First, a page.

What Are Opiates?
What are opiates? Heroin is a type of opiate, so the effects of heroin are going to be like the effects of opiates. Opiates are derived from opium. Some of the side effects of opiate use include slowed reflexes, sedated feelings, raspy speech, being sluggish, having slowed breathing, cold skin, and even vomiting. When tolerance is built up to these drugs, the negative effects are going to diminish. Most of the opiates will completely destroy the ability of the user to make any rational decisions or choices. Because the tolerance level of opiates can build so quickly, many users will begin to take more and more of the drug in order to feel the same way that they felt at the beginning of the period that they were using the drugs.
Most opiate users will feel effects as soon as they take the drugs. These effects will be feelings of euphoria or a high, including relief from withdrawal symptoms. The relief from withdrawal symptoms contributes to the continuation of the drug addiction cycle. They will also feel relief from pain. If there are going to be any physical effects that are noticeable, they will become so within 15 to 30 minutes of taking the opiates. If a user is a tolerant user and has taken a normal dose, there will probably not be any physical effects. When someone is a new opiate user, there will be noticeable side effects such as falling asleep or nodding off, having poor reflexes and motor control, and slow breathing.
What Are Opiates and Their Symptoms?
When someone is addicted to opiates, they will have withdrawal symptoms if they don’t get another fix of their drug before the drug they have taken has completely left their system. Some of the effects of withdrawal from opiates can be seen as chills, muscle or joint aches and pains, insomnia and nausea. These symptoms are usually going to start within 4 to 6 hours of the last time they took the drug. The symptoms of withdrawal will intensify within 12 to 24 hours after the last dose, and it will often take 2 to 3 days for the person to reach the peak of their withdrawal symptoms. During this period, a person going through withdrawal is going to experience cramps of their muscles or abdomen, an elevated temperature, and severe tremors. If a person goes through withdrawal, they may actually lose 10 to 15 pounds in a period of 24 hours because of the gagging and nausea that is going to result. Many rehab programs have a supervised detoxification process that assists an addict through withdrawal symptoms.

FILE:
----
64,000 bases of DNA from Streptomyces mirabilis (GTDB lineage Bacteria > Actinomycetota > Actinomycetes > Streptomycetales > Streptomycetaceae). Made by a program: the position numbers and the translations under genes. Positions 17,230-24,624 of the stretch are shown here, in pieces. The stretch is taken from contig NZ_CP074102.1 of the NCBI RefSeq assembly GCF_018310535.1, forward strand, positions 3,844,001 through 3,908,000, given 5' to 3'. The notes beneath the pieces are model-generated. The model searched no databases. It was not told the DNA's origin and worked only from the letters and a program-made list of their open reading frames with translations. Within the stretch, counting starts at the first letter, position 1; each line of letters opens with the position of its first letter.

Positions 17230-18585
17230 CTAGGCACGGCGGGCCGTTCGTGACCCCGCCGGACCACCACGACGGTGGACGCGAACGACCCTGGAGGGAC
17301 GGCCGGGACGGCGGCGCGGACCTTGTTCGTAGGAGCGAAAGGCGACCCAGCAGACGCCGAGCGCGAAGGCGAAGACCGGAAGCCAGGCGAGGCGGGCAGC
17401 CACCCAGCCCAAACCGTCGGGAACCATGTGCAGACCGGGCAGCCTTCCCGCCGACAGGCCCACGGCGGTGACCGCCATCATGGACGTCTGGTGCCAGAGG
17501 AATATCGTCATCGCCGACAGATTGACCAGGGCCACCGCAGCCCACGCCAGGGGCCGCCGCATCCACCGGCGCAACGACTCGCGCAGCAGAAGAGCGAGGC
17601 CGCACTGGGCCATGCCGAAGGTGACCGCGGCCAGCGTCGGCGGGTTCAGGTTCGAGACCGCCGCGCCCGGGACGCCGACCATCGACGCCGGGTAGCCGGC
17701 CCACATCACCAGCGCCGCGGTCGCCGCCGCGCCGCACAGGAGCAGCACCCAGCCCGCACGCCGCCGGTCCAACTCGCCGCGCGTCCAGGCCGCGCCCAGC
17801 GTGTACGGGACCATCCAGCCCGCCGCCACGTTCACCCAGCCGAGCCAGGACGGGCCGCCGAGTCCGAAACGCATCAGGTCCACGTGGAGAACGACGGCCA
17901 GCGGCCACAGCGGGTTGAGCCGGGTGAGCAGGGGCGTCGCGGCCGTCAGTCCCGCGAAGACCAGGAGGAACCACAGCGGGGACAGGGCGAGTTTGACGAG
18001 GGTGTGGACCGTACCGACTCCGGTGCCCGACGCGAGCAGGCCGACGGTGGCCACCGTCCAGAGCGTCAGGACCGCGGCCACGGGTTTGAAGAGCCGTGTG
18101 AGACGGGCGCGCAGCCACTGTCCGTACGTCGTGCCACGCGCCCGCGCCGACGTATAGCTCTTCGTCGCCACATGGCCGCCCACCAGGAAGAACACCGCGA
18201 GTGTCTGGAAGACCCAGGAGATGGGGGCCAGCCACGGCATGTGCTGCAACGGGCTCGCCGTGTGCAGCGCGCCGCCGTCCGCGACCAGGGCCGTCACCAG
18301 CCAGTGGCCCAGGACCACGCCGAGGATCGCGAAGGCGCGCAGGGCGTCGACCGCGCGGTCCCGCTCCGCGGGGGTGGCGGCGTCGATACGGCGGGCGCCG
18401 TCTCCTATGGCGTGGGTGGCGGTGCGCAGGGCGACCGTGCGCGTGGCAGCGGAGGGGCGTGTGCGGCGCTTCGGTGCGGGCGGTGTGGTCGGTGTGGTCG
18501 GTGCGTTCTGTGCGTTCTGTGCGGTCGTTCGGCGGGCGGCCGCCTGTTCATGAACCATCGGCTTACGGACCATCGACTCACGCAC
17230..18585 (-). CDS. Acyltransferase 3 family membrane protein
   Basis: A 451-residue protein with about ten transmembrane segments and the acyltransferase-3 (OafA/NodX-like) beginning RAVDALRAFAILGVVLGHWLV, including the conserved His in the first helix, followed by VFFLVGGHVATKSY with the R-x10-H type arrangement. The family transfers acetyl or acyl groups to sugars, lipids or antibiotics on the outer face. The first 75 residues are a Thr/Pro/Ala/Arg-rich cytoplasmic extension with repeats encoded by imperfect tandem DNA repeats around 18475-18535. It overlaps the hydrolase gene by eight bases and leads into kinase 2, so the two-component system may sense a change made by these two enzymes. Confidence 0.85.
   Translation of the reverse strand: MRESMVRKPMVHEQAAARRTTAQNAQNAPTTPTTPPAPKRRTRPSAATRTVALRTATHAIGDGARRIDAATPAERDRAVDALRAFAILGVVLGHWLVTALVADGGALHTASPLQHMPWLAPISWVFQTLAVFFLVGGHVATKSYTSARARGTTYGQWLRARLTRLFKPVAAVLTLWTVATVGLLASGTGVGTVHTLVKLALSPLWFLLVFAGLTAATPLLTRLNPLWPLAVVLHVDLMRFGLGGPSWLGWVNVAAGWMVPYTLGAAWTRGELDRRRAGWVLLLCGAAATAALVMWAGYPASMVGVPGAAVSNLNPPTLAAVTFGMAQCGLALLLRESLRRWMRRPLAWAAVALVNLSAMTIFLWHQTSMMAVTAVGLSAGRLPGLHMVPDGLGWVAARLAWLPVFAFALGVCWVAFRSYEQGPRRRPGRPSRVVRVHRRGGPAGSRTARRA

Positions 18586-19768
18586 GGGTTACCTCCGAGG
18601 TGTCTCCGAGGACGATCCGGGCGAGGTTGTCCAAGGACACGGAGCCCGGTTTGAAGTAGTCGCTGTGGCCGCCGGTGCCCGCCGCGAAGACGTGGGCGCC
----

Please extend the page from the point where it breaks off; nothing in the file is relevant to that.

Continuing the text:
If a person has had an overdose of opiates, you are going to be able to tell because of the signs and symptoms. These include depressed respiration, passing out, slow and shallow breathing, clammy skin, perhaps even convulsions that may end in seizures, coma, and eventually death.
Opiates are hard for a person to stop using because of their strong addictive nature and also because of their terrible withdrawal symptoms. If a person does not check themselves into an addiction treatment center in order to try to kick the habit, chances are good that they are not going to be able to stop using the drugs on their own. This is because the withdrawals are so bad that often a person will forget everything other than getting their drugs. Once they have felt like this, the idea of quitting will be out the window. Therefore, checking into a rehab center in order to break the cycle of use and abuse is highly recommended for people with an addiction to opiates.
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